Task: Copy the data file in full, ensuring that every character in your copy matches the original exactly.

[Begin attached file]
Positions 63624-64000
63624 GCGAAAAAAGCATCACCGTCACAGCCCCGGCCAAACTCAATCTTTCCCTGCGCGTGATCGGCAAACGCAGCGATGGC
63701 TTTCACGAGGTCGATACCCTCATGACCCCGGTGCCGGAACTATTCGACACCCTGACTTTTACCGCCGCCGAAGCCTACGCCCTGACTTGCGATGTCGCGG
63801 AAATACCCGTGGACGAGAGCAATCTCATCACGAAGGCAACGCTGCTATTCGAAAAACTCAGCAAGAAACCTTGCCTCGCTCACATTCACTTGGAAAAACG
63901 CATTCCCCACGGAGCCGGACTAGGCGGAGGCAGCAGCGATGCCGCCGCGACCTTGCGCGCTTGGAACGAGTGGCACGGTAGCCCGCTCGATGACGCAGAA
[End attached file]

Positions 63624-64000
63624 GCGAAAAAAGCATCACCGTCACAGCCCCGGCCAAACTCAATCTTTCCCTGCGCGTGATCGGCAAACGCAGCGATGGC
63701 TTTCACGAGGTCGATACCCTCATGACCCCGGTGCCGGAACTATTCGACACCCTGACTTTTACCGCCGCCGAAGCCTACGCCCTGACTTGCGATGTCGCGG
63801 AAATACCCGTGGACGAGAGCAATCTCATCACGAAGGCAACGCTGCTATTCGAAAAACTCAGCAAGAAACCTTGCCTCGCTCACATTCACTTGGAAAAACG
63901 CATTCCCCACGGAGCCGGACTAGGCGGAGGCAGCAGCGATGCCGCCGCGACCTTGCGCGCTTGGAACGAGTGGCACGGTAGCCCGCTCGATGACGCAGAA